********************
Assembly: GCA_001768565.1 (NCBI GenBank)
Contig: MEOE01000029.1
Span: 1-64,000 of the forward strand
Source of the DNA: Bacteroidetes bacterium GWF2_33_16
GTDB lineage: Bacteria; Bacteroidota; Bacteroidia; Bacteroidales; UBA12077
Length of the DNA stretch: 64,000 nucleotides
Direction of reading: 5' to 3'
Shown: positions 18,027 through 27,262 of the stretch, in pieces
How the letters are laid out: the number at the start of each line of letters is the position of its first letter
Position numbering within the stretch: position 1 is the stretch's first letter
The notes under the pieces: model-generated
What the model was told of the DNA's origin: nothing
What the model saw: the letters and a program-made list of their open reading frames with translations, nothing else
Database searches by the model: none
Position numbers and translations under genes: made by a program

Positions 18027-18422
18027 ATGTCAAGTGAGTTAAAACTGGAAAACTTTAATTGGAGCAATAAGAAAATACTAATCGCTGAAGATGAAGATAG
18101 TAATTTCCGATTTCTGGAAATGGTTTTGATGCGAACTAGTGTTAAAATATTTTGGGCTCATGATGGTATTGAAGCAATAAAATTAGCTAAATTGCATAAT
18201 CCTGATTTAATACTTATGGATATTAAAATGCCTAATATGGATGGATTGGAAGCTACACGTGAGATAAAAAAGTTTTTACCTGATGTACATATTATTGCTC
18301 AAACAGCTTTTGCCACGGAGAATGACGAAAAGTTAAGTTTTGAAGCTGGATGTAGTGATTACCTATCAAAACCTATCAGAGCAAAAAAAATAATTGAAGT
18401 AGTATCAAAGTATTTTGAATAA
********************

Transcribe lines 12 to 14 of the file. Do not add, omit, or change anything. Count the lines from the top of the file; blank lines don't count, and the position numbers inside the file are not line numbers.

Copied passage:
What the model was told of the DNA's origin: nothing
What the model saw: the letters and a program-made list of their open reading frames with translations, nothing else
Database searches by the model: none